Well, I still hate Jigsaw as a learning method. Despite all my great hopes after hearing my students' discussions with one another in the planning phases very little actual learning actual took place among the groups. As usual, each group really learned their own topic but very little about many of the others. The simple fact is that teaching is really, really hard. Asking students to do what we do is almost impossible. I wouldn't expect my doctor to ask me to perform surgery on the next patient to walk in the door so asking our students to do essentially that just doesn't seem wise.
Let the record show I gave it my all.
Here's what I did like:
-Students left with a deep understanding of how hard being a teacher really is. Does that mean anything? Will they be more appreciative in future years? Beats me, but it is something.
-The interactive pieces were pretty cool. I will be using some of them myself in this unit in the future.
-Many of the kids really took it seriously. They wanted the rest of the class to learn.
-An awesome Trans-continental railroad simulation where students formed links of the track with their bodies until they met at the "golden spike."
-An equally awesome TCR simulation where students marched around the room making train noises.
-A really fun version of tag based on the Fugitive Slave Act.
-The student who taught me more about John Brown from memory than I'd read in multiple books.
-A great analogy of the impact of Uncle Tom's Cabin where the teacher asked "How many of you believe in God? How would you feel if someone just came in this room and said your beliefs were not only wrong but making the world a worse place?"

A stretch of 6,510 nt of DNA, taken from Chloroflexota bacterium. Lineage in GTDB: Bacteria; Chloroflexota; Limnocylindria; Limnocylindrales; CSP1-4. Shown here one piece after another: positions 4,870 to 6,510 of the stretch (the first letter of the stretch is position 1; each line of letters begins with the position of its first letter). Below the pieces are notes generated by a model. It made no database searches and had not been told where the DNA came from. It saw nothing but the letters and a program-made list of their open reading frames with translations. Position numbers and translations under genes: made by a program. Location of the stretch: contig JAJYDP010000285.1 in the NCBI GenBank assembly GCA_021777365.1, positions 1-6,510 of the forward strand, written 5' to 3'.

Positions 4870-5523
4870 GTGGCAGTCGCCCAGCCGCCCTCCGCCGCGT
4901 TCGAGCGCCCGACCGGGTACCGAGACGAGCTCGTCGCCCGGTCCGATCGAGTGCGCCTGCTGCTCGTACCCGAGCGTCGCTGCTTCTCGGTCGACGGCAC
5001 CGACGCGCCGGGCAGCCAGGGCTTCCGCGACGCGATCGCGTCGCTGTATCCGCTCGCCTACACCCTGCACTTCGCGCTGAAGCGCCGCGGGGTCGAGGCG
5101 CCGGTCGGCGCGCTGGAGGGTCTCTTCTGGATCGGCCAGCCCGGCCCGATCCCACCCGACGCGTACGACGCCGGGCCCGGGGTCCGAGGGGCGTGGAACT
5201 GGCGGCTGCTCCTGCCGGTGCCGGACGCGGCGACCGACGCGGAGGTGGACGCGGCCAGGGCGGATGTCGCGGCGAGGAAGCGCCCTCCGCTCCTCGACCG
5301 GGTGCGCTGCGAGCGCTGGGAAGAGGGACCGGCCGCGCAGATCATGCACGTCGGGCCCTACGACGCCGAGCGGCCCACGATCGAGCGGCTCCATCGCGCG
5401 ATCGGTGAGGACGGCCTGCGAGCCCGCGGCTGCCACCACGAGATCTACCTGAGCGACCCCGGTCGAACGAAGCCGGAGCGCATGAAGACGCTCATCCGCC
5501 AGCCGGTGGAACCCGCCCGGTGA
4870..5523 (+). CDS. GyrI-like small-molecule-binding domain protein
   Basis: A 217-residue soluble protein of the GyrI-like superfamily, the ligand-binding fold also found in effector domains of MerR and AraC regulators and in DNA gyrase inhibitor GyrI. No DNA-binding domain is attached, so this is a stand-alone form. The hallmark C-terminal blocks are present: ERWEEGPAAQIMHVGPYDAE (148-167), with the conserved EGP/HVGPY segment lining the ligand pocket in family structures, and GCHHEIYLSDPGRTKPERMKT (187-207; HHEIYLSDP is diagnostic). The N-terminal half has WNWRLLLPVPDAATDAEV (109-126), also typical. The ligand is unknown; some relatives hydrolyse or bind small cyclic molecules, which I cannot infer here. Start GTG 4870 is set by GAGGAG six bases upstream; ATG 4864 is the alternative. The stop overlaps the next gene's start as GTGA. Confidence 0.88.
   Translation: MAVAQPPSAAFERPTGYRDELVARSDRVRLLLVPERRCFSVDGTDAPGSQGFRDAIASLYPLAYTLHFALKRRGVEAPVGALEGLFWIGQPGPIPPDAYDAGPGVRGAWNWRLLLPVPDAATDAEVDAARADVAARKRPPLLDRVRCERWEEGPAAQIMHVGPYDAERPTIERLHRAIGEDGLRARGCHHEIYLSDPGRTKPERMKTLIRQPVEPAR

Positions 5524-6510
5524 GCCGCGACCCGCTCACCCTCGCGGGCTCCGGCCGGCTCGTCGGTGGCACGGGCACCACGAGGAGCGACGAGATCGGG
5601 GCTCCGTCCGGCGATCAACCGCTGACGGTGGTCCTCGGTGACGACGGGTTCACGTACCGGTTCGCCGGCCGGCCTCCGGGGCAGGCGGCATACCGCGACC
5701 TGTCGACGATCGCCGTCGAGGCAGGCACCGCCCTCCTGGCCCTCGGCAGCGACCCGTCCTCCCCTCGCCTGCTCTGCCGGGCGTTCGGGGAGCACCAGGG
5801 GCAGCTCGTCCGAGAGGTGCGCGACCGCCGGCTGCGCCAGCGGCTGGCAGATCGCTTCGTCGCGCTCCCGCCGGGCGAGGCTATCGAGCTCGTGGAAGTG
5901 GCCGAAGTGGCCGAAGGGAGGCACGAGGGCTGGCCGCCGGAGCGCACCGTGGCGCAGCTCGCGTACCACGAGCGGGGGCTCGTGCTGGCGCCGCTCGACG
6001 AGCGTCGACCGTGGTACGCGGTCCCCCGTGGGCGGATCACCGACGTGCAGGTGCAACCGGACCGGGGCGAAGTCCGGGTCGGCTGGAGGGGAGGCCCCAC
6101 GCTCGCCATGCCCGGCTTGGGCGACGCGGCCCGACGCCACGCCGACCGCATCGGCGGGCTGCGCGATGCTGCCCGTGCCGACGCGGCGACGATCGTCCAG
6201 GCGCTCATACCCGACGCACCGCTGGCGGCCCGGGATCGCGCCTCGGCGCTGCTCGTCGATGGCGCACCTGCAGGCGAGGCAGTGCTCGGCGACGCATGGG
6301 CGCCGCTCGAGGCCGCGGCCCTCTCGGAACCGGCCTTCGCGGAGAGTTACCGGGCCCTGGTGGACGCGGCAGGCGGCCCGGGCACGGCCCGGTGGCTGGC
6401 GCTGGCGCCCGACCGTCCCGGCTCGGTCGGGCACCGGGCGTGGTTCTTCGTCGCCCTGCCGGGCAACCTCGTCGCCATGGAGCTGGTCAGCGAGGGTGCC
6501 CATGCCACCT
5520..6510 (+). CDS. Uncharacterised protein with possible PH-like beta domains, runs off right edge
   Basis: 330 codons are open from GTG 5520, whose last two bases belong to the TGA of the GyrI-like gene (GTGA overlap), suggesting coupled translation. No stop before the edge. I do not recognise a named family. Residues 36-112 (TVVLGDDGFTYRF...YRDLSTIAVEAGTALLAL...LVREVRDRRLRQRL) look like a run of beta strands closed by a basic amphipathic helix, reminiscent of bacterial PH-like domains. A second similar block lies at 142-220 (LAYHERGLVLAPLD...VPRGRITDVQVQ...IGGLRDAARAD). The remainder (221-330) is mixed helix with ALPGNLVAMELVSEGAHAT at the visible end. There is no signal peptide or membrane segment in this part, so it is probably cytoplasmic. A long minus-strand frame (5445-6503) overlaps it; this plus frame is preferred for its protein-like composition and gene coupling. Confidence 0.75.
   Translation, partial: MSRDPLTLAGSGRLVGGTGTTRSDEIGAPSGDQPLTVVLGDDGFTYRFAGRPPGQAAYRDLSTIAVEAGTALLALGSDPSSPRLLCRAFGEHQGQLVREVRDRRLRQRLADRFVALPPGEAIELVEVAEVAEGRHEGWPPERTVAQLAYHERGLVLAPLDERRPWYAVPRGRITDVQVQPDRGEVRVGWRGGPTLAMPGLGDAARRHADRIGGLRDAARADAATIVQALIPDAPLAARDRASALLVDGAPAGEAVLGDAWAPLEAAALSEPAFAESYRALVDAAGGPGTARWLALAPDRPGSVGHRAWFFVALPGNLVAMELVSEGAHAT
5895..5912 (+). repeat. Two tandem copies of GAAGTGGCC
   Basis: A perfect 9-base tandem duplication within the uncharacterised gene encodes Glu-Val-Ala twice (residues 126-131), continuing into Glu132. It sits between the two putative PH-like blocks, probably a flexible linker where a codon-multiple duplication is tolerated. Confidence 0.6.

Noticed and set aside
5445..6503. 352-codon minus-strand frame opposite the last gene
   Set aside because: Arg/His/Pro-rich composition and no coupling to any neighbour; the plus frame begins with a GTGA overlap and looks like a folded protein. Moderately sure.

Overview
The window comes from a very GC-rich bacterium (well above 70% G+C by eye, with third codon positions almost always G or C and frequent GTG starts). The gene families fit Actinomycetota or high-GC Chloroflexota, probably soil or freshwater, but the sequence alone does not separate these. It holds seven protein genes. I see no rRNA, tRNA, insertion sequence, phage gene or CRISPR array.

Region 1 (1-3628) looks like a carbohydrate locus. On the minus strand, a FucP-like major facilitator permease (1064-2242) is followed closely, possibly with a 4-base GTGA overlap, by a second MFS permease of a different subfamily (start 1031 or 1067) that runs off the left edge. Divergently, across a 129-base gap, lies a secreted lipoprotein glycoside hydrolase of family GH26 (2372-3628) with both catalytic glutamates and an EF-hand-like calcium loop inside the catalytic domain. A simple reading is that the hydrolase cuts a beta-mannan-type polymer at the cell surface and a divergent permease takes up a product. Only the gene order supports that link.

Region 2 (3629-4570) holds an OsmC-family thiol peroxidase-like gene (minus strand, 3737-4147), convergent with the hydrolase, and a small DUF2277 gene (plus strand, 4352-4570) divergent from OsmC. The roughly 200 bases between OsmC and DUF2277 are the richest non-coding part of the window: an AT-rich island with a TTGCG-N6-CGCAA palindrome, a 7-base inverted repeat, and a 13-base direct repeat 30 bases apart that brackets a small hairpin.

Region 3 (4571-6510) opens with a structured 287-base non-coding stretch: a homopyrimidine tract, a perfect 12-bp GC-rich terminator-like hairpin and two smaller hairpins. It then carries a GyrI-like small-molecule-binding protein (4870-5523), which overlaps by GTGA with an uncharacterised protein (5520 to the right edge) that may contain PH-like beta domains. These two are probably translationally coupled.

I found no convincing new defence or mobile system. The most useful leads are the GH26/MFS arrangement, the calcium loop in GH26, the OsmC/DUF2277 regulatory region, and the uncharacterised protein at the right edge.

-A cool Tariff of Abominations Sim where taxes in the form of candy were forcefully taken away from South Carolina by the army.
-A really fun act it out of the Bully Brooks simulation where I got to narrate with a deep, British accent.
And what I didn't:
-Long presentations with extraneous information.
-Overstuffed powerpoint slides with no indication of what to do with the information.
-Little summing up or paraphrasing of complex ideas.
-"Teachers" using words they didn't know..
-Teaching way too quickly.
-Overall lack of content learning.
Now, it may just be that I'm still too caught up in the CST world of needing everything to be about content and I just don't yet appreciate the learning that happens in the process but I'm frustrated by the lack of learning. I think when (if?) I do something like this again I'll simplify it even further. I'll cut it down to just having them design the interactive elements. I'll do the content instruction and leave the fun up to them. That would take a heck of a lot less time, ensure the content is delivered and still leave the positive outcomes intact.
Overall this was an interesting experiment - and certainly better than past attempts at Jigsaw - that just came up short of my hopes.
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